Endogenous Antioxidants

  • Shabnum Nabi


An antioxidant is a molecule that inhibits the oxidation of other molecules. Oxidation is a chemical reaction that transfers electrons or hydrogen from a substance to an oxidizing agent. Oxidation reactions can produce free radicals. In turn, these radicals can start chain reactions. When the chain reaction occurs in a cell, it can cause damage or death to the cell. Antioxidants terminate these chain reactions by removing free radical intermediates and inhibit other oxidation reactions. They do this by being oxidized themselves, so antioxidants are often reducing agents such as thiols, ascorbic acid, or polyphenols (Sies Helmut 1997). Antioxidants are vitamins, minerals, enzymes, or plant-derived nutrients called phytonutrients, found in food. They do what their name implies: antioxidation. Antioxidant means “against oxidation.” Antioxidants work to protect lipids from peroxidation by radicals. Antioxidants are effective because they are willing to give up their own electrons to free radicals. When a free radical gains the electron from an antioxidant, it no longer needs to attack the cell, and the chain reaction of oxidation is broken (Dekkers et al. 1996). After donating an electron, an antioxidant becomes a free radical by definition. Antioxidants in this state are not harmful because they have the ability to accommodate the change in electrons without becoming reactive. The human body has an elaborate antioxidant defense system. Antioxidants are manufactured within the body and can also be extracted from the food humans eat such as fruits, vegetables, seeds, nuts, meats, and oil. There are two lines of antioxidant defense within the cell. The first line, found in the fat-soluble cellular membrane, consists of vitamin E, beta-carotene, and coenzyme Q (Kaczmarski et al. 1999). Of these, vitamin E is considered the most potent chain-breaking antioxidant within the membrane of the cell. Inside the cell, water-soluble antioxidant scavengers are present. These include vitamin C, glutathione peroxidase, superoxide dismutase (SOD), and catalase (Dekkers et al. 1996).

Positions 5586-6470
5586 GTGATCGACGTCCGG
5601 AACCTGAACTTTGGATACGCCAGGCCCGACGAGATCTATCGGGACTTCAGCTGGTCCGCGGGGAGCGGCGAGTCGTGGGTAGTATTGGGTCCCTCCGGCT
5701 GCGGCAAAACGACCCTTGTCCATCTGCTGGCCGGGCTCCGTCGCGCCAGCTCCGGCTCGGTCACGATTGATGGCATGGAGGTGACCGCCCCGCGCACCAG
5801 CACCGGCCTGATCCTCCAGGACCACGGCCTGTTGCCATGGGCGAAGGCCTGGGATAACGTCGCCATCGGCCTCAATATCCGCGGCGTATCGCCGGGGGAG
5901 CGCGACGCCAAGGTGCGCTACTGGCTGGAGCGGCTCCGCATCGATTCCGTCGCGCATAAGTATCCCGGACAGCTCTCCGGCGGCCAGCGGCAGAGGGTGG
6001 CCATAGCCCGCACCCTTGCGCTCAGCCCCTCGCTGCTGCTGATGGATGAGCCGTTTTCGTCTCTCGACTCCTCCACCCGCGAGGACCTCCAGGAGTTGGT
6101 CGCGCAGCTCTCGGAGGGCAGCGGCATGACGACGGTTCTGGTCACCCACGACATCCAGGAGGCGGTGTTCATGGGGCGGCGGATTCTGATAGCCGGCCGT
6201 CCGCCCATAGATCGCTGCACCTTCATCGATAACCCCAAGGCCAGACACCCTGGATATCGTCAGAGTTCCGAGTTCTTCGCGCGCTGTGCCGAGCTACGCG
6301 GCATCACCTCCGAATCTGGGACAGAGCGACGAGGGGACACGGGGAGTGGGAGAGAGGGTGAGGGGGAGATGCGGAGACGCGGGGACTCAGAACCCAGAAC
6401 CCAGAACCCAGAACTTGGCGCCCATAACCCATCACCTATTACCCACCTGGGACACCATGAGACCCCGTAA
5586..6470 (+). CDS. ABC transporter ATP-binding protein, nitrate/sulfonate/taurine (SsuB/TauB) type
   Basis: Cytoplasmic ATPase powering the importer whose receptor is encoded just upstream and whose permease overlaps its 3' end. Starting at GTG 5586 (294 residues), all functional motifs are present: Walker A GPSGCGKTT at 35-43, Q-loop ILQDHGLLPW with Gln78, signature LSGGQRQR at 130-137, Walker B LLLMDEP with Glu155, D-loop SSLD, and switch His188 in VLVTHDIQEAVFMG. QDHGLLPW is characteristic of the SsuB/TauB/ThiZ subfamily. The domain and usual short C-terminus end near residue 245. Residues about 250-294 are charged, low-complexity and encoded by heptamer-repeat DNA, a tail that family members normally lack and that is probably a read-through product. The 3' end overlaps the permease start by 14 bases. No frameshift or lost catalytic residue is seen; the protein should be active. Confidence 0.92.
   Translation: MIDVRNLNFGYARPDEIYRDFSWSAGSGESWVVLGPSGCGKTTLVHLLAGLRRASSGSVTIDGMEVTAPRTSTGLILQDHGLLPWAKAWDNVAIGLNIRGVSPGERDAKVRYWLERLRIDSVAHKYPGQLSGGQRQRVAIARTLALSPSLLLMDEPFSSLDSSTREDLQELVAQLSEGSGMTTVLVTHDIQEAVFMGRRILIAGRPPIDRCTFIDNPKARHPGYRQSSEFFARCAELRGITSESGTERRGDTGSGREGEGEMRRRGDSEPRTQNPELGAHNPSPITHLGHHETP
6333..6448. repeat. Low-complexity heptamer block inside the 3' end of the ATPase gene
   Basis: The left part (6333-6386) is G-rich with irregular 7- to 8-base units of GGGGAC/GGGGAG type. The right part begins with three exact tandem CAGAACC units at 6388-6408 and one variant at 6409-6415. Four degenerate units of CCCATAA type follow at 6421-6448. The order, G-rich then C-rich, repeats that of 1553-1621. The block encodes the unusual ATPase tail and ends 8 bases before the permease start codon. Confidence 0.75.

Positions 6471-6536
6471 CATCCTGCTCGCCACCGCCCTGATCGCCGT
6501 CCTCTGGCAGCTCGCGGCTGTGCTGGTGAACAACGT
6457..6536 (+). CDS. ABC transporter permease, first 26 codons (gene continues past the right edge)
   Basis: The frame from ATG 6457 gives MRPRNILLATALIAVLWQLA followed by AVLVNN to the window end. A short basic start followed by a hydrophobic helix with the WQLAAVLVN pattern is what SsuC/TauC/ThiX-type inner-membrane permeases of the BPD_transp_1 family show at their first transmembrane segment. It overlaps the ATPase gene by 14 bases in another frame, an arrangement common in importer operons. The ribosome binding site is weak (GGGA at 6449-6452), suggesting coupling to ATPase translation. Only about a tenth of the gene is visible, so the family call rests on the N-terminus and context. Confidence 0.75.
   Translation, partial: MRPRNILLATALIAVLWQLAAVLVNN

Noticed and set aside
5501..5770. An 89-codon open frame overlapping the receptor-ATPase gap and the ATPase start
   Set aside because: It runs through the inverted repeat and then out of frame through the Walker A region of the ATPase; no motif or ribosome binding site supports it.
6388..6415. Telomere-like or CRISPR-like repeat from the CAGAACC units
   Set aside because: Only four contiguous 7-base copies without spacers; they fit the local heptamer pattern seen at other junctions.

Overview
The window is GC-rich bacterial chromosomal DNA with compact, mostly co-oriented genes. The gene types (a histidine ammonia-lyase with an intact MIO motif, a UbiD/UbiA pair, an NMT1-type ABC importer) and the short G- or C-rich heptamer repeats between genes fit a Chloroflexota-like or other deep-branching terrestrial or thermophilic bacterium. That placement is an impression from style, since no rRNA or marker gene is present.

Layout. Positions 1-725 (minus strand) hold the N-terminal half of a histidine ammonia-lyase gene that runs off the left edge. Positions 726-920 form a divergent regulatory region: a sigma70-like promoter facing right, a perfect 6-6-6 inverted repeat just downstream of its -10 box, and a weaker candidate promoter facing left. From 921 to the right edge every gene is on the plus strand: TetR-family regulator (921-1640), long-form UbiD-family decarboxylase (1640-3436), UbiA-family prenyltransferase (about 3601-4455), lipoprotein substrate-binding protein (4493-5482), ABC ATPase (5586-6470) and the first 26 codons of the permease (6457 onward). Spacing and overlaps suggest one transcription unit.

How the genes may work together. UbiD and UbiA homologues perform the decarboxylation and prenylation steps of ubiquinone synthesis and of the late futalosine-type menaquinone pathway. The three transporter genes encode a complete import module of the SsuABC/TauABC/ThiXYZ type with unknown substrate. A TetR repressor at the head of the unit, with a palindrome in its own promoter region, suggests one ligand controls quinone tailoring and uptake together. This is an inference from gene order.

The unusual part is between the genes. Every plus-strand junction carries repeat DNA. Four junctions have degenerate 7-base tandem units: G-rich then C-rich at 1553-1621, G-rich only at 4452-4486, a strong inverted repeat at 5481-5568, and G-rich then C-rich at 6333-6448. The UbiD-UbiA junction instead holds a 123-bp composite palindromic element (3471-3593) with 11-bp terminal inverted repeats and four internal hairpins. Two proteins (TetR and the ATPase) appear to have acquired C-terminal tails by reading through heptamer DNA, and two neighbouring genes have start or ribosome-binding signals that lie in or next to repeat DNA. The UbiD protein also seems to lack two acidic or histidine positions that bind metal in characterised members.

Superoxide Dismutase Internal Combustion Engine Glutathione Disulfide Induce Reactive Oxygen Species Production Mitochondrial Target Sequence 
These keywords were added by machine and not by the authors. This process is experimental and the keywords may be updated as the learning algorithm improves.


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© Springer India 2014

Authors and Affiliations

  • Shabnum Nabi
    • 1
  1. 1.Interdisciplinary Brain Research Centre (IBRC) Jawaharlal Nehru Medical CollegeAligarh Muslim UniversityAligarhIndia

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